Michael Cotto of Norwood, along with his wife and two kids, are among those lucky to be alive in the Knox Place blaze that disrupted them and the lives of many others on Dec. 27. They escaped the four-alarm inferno unscathed. When compared to the devastating fire at Prospect Avenue in Belmont that claimed 12 victims a day later, the Cottos were presented with a silver lining.
The fire happened at 3414 Knox Pl. a building notorious for its subpar living conditions, according to the New York Public Advocate’s Office. For the last few years, the city has placed the building’s landlords, Narsinh Desai and Nick Gazivoda (records show his name has been spelled as Gazivova) of Norwest Realty, and the buildings they manage on the 100 Worst Landlords Watchlist. It’s a shame the list holds no legal authority, yet helps make problem buildings livable again through sheer embarrassment.
Lack of heat and hot water complaints were among the common grievances filed by tenants at the Knox Place building in 2017, according to a review of the city Department of Housing Preservation and Development website. Of the 21 violations the building was hit with since 2000, 12 were found credible, three were found in default because representatives for Norwest Realty did not appear at an ECB (Environmental Control Board) hearing, and one is pending. In all, Norwest Realty was hit with fines totaling $12,973.59. Among the recurring issues is a poorly maintained elevator.
Cotto and his wife had been fighting their landlord for the last two years over what they claim is an electrical issue. The lights along the apartment line he lives in had flickered continuously, a condition that befell other lines. A legal battle ensued, resulting in an uncertified electrician to “fix” the circuit board, Cotto claims. It’s unclear whether faulty electrical lines was the culprit in the fire.
What is clear is that this eight-story building was a ticking time bomb. Problems inside buildings like these could mushroom beyond control, and the cost could be human life.
These problems at Norwest Realty buildings apparently didn’t spring up overnight. On the review website Yelp there was only one commenter who spoke poorly of the building. The comment by Diana N. chronicled a poor electrical issue at a building owned by Norwest Realty. “I can say with conviction that this management company needs a management company,” wrote Diana N.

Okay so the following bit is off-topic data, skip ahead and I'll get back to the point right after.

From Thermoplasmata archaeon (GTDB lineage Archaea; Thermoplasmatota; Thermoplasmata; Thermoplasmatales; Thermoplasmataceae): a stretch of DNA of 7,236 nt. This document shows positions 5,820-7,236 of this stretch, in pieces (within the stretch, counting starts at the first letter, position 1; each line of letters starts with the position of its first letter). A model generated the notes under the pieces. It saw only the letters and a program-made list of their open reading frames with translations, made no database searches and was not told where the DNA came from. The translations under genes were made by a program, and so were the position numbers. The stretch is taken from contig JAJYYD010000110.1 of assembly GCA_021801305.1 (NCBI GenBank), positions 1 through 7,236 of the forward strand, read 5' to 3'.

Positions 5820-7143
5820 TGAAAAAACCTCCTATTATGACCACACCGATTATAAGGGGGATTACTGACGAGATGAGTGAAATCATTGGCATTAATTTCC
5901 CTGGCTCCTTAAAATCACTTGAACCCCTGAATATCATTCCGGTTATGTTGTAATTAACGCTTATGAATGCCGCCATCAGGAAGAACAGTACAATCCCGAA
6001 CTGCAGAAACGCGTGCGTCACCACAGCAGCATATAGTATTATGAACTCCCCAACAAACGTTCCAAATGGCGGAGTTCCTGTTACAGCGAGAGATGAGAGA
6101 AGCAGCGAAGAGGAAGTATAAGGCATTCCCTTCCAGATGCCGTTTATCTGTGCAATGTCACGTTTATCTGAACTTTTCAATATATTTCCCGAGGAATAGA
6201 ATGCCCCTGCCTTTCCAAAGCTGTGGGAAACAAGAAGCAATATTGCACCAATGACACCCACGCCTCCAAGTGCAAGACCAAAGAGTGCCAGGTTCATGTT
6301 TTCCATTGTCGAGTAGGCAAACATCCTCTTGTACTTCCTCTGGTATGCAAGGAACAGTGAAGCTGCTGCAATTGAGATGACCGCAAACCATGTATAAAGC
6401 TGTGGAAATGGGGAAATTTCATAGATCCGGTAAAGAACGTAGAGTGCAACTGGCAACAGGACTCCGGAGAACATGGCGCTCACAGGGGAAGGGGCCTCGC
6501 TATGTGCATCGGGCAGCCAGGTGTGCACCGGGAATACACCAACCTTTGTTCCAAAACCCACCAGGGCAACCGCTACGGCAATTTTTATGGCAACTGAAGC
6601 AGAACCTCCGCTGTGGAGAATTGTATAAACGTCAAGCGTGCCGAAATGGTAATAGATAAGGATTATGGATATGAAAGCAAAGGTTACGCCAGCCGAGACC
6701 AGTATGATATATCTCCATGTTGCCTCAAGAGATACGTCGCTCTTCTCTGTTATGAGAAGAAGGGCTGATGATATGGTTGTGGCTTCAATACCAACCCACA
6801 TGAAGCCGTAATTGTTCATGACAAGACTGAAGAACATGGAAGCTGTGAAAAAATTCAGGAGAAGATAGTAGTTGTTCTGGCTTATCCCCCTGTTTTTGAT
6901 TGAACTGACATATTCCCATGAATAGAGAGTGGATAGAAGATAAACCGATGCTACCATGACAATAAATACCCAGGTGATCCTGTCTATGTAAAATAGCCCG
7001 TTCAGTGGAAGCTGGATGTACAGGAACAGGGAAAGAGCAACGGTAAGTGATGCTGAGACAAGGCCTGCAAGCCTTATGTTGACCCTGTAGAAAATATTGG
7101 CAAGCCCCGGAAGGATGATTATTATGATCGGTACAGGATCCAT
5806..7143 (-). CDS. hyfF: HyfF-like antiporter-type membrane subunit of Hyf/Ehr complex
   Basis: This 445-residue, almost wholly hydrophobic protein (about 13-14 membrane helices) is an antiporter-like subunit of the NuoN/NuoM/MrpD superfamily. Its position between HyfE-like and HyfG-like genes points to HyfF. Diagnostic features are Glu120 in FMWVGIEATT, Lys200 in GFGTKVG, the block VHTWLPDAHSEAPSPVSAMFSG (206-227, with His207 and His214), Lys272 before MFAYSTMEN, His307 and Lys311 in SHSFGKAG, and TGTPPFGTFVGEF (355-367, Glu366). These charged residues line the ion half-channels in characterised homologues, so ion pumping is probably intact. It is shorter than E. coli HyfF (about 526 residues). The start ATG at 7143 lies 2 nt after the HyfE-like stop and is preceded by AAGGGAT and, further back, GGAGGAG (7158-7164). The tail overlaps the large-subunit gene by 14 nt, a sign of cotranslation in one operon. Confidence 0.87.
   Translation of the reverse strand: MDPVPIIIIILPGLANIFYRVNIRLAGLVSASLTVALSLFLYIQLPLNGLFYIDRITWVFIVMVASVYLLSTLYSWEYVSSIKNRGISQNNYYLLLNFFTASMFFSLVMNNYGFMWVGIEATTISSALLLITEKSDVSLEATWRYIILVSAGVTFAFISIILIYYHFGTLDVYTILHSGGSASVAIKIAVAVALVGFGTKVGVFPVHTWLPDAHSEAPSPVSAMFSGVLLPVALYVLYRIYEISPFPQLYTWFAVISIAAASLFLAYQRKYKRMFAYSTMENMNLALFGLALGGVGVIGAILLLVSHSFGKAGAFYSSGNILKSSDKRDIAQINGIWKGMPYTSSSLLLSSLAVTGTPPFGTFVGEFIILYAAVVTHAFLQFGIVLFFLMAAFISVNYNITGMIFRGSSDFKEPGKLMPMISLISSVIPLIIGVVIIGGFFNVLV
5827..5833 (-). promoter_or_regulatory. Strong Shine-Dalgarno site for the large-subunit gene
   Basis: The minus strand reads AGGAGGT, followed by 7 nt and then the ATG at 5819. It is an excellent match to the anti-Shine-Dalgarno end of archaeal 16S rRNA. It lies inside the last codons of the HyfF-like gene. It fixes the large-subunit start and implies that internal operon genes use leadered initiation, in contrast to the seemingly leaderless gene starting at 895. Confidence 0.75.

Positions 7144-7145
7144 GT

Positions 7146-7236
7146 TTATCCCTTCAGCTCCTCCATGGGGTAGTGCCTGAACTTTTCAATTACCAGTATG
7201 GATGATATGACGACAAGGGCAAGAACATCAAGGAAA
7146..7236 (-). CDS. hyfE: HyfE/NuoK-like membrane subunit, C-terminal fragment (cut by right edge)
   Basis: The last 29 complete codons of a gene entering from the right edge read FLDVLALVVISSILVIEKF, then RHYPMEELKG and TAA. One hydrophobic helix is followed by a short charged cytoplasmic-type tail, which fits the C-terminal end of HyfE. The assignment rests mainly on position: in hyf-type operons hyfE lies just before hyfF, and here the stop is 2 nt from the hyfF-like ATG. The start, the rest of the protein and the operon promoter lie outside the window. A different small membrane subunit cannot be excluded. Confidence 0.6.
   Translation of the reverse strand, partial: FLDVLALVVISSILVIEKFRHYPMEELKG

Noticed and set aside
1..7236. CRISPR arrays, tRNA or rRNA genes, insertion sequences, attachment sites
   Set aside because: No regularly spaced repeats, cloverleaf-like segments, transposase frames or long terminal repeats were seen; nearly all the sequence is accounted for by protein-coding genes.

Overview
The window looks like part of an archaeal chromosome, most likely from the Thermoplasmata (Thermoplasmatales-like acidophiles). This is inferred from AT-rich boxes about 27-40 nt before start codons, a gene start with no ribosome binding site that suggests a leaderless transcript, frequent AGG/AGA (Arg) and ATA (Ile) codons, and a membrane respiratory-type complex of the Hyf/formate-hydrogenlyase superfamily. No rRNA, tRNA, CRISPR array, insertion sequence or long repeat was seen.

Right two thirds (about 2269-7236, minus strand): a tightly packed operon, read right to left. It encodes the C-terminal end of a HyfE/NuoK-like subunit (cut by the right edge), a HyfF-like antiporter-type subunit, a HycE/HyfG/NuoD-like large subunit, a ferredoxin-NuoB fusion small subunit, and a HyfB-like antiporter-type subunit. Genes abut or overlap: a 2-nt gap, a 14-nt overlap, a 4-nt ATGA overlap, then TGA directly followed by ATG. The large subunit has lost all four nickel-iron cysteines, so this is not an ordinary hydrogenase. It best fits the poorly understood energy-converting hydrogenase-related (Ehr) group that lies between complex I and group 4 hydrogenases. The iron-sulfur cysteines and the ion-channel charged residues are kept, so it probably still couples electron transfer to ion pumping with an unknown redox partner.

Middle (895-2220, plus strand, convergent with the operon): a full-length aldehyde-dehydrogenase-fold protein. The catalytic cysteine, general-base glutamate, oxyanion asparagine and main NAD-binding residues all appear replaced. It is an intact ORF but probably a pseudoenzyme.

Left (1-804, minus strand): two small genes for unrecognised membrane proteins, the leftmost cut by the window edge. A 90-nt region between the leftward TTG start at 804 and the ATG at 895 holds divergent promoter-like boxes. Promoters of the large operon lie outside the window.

Much of what can be done to fix the problem requires an investment of time. Working within the bureaucratic judicial system, action is barely swift. Like Cotto’s case, resolution could take years.
It’s tough for tenants to speak out against their landlord, particularly those who have little recourse in the way of moving. But to grease the wheels of change, an investment of time needs to be made. There are some great places to start getting help, including West Bronx Housing. The non-profit fights to improve living conditions at residences, connecting tenants with pro bono attorneys. Then there are your local legislators on the city, state and federal level. Most of their offices have a constituent services unit that handle complaints. Housing issues are pretty common.
There is strength in numbers, and the more tenants confront a problem landlord in a unified way, the faster resolve can come.
The day of the Knox Place fire, the Norwood News attempted to speak to Gazivoda, who was present at the site. We passed a message to one of his employees, who insisted that Gazivoda couldn’t talk but agreed to take our information. Much like tenants who call the company to fix an issue, our request was ignored.
Perhaps Norwest Realty would do well to get out of the management business. Clearly the manner in which they’re managing their building leaves a great deal to be desired.